“If the bottom 10 per cent had seen their income increase at the same rate as the top 10 per cent, they would have received $14,000 more per year than they currently make.

“Our growth in inequality is not as great as in countries like the USA, but it is still very great.”

Costello told the ACOSS forum that the inequality in tax burdens also needed to be addressed.

“The most sacred part of the social contract is tax,” he said.

“When the biggest multinationals are avoiding their fair share of tax it is robbing the poor and mocking the efforts of people who are paying their tax.”

Costello said the C20 was looking for an outcome that clearly demonstrates G20 Leaders’ commitment to fairness by taking concrete, measurable action to reduce inequality and address climate change.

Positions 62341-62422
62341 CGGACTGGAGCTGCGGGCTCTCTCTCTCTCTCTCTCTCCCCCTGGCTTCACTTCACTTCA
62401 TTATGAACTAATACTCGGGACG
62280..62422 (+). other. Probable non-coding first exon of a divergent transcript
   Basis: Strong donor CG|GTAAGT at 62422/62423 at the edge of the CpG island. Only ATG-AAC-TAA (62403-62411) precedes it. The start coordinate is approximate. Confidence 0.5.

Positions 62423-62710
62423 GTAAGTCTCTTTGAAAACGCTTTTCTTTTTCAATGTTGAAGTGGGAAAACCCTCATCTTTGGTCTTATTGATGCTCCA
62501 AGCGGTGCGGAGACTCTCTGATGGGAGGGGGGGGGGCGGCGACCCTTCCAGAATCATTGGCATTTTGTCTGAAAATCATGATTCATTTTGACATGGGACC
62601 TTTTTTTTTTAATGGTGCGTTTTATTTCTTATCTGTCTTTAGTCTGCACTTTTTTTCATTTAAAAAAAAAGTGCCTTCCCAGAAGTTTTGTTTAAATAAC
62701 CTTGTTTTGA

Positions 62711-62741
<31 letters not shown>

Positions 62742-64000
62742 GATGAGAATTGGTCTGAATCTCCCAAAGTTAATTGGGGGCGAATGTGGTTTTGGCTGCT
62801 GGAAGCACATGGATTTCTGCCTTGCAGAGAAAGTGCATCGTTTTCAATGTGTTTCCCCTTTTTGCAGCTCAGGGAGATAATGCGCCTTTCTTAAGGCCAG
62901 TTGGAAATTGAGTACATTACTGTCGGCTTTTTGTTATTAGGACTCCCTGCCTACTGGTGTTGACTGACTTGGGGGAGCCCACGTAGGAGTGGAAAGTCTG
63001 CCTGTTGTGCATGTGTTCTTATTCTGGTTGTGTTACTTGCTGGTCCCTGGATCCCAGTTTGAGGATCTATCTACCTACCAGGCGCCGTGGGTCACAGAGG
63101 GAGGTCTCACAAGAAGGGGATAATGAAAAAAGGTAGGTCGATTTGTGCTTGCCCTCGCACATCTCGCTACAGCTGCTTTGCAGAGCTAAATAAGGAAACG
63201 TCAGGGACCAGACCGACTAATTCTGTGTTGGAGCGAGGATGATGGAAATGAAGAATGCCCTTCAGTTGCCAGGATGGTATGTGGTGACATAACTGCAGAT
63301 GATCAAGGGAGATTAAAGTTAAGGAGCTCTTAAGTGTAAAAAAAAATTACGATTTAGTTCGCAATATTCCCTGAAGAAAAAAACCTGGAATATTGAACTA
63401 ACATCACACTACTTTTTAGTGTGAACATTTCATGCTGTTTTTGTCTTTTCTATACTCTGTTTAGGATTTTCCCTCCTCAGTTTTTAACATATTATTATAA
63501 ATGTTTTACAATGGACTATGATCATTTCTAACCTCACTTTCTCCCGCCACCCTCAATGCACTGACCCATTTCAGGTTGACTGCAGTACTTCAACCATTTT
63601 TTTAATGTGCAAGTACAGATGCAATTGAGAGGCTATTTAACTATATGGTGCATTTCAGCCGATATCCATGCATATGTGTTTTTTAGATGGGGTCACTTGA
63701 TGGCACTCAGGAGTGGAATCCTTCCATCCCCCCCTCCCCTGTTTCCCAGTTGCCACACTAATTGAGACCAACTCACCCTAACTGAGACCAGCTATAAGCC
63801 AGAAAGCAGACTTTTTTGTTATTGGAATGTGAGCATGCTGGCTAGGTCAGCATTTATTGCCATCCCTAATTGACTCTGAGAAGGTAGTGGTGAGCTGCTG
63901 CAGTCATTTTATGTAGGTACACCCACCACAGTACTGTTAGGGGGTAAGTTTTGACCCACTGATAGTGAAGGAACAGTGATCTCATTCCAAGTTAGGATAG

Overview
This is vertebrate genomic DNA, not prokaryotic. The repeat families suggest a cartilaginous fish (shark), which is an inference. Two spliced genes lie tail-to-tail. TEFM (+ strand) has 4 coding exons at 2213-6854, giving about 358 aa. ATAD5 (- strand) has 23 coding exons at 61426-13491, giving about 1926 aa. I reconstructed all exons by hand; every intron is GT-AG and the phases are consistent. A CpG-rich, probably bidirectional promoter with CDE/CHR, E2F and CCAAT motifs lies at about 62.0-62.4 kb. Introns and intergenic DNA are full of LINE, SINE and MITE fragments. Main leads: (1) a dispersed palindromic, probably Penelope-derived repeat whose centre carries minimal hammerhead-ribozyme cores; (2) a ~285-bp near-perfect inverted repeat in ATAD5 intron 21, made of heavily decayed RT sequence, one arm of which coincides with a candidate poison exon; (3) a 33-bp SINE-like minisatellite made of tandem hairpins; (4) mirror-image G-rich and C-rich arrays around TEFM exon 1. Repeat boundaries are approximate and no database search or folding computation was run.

“It will be a sad legacy of the Australian Presidency if we go backwards in the fight against poverty by failing to tackle growing inequality,” Costello said.

“The G20’s Brisbane Action Plan must build on the formal commitment made in St Petersburg last year for inclusive growth to be a central focus of G20 decision making.  Otherwise meeting the two per cent growth target will be a hollow achievement and Leaders will be judged as indifferent to those most in need.

“More than half the world’s poor live in G20 countries and seven out 10 of all people live in countries where inequality has increased since the 1980s. There is a yawning divide between the richest and the poorest that is undermining the global fight against poverty, and eroding trust in governments.